The institution has actively sought to collect material from various sources that centres on the Dymock Poets (Edward Thomas, Robert Frost, Wilfrid Gibson, Lascelles Abercrombie, John Drinkwater, Rupert Brooke) and related authors such as Eleanor Farjeon. Items are donated or deposited by a wide range of people, including some of the families of the poets. Material has also been deposited by both The Edward Thomas Fellowship and Friends of the Dymock Poets regarding the administration of both societies.

The collection is comprised of original paper-based documents, monographs, journals, articles, photographic material and multi-media. Secondary-source material is catalogued on the University’s library catalogue https://glos.on.worldcat.org/search?sortKey=LIBRARY&databaseList=1080%2C2375%2C3384%2C2272%2C251%2C197%2C1855%2C199%2C1996%2C1875%2C2007%2C233%2C950%2C3313%2C2585%2C217%2C239%2C638%2C2507%2C1715%2C2462%2C2262%2C1271%2C283%2C285%2C143%2C1842%2C2897%2C1621%2C245%2C203%2C3909&queryString=B8%3AGloucestershire&changedFacet=language&overrideStickyFacetDefault=&clusterResults=on&subscope=wz%3A18387%3A%3Azs%3A37348

Cheltenham and Gloucester College of Higher Education

Eleanor Farjeon

Handwritten letters, notecards and a programme for the production of "The Two Bouquets" by Eleanor and Herbert Farjeon at Piccadilly Theatre. Also includes Christmas greetings cards from Eleanor featuring poems "St Mary Axe", "The Children's Carol", "Joseph with the Infant Jesus", "A Wish", "The Mother's Song", "Child's Carol", "The Third Joyful Mystery", "Sweet Ass", "A Manger Song" and "The Week After". One notecard sent for the wedding of Lyn and Sanchia is written on a notecard illustrated with doves and dated 25 November 1842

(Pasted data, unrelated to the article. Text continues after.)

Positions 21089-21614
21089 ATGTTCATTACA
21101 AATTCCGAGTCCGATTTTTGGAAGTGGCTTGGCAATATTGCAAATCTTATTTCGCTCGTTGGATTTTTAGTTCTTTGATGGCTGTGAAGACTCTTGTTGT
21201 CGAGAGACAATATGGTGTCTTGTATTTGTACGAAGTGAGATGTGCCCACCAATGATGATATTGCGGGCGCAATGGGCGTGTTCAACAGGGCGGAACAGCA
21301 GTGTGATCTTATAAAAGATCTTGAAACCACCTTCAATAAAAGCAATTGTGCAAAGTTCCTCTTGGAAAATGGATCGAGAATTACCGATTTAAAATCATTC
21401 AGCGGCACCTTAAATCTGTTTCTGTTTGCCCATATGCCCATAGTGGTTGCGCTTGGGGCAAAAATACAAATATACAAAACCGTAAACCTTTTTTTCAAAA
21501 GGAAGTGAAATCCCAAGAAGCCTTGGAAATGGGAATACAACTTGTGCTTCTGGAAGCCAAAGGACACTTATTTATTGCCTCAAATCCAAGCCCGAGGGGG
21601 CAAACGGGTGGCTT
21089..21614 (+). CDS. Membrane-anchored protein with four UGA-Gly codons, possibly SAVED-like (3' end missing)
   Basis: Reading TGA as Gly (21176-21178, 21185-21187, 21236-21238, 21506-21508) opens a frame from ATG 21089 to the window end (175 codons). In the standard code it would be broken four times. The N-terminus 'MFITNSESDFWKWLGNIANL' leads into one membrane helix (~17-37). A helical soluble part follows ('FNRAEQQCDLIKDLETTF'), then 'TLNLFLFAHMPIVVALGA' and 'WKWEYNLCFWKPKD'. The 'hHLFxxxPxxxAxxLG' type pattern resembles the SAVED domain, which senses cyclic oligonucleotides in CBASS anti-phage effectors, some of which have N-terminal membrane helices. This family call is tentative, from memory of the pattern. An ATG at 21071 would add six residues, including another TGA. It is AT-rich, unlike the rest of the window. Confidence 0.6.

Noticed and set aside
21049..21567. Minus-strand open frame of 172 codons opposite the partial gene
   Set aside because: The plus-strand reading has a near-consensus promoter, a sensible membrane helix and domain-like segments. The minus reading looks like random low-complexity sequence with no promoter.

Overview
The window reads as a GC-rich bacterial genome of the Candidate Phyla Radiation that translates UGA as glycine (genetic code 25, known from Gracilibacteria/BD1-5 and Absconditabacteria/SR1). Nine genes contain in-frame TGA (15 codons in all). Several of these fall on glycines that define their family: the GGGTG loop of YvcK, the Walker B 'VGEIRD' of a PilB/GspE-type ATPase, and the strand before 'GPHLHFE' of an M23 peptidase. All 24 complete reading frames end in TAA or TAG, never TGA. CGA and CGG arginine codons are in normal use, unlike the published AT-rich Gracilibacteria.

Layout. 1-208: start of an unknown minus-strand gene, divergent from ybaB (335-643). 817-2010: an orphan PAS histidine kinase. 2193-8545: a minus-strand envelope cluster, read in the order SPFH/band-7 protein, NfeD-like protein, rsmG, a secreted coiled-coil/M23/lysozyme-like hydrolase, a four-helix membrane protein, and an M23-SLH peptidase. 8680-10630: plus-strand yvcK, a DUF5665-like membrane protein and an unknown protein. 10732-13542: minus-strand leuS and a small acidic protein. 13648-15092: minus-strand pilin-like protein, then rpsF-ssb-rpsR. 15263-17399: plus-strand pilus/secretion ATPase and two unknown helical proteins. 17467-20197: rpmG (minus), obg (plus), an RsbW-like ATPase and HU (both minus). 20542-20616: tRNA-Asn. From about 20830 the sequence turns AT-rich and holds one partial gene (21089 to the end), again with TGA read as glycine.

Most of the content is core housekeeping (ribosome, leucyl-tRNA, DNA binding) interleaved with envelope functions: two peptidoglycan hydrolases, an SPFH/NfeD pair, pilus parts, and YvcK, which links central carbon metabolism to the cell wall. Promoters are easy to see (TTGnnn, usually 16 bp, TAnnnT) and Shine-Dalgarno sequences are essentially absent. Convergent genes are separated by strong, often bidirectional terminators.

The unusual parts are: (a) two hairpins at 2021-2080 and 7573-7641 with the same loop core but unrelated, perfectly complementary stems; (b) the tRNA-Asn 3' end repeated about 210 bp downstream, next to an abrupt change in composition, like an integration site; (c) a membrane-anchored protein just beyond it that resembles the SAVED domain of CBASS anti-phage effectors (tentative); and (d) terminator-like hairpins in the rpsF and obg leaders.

Independent Television News (ITN) Image Archive

  • ITN
  • Collection
  • (c.1960s - c.2002) 1848 - 2002

Photographic stills and negatives from the ITN corporate press archive documenting national and international news

Independent Television News

Prince Alfred, Duke of Edinburgh

Queen Victoria's favorite son, four-year old Prince Arthur (later Duke of Connaught, married Princess Louise of Prussia), with his ten-year-old brother Prince Alfred (later Duke of Edinburgh, married the Grand Duchess Marie of Russia), at Osborne House in Septermber 1854, dressed as Sikhs

Broadcast Date: 21 June 1982

ITN Reference: ROYAL/ALFR/1

Agency: Windsor Castle Library

Prince Arthur and Princess Victoria

Prince Arthur (Duke of Connaught) and Princess Victoria (Princess Royal), children of Queen Victoria. Queen Victoria's eldest child, Princess Victoria (Princess Royal, married Emperor Frederick III of Germany) and favourite son, Prince Arthur (see opposite), portraying 'Summer' in the tableux of the seasons enacted by the royal children at Windsor on 10 February 1854

ITN Reference: ROYAL/ARTH/1

Date Broadcast: 21 June 1982

Agency: Windsor Castle Library

Photographer: Rodger Fenton

Letters from Various Sources

Photocopies of letters and cards from friends of Haines. They include thank you letters from children, expressions of sympathy on the death of his father and comments on contemporary literature. Authors include Marion M Scott, C W B Marsh, Madge Balfour, Lilian Gale, Ethel Priday, Dot Whitley and C C Haines

Also includes a letter to Alice from "Papa" dated 1864

Results 1 to 50 of 9762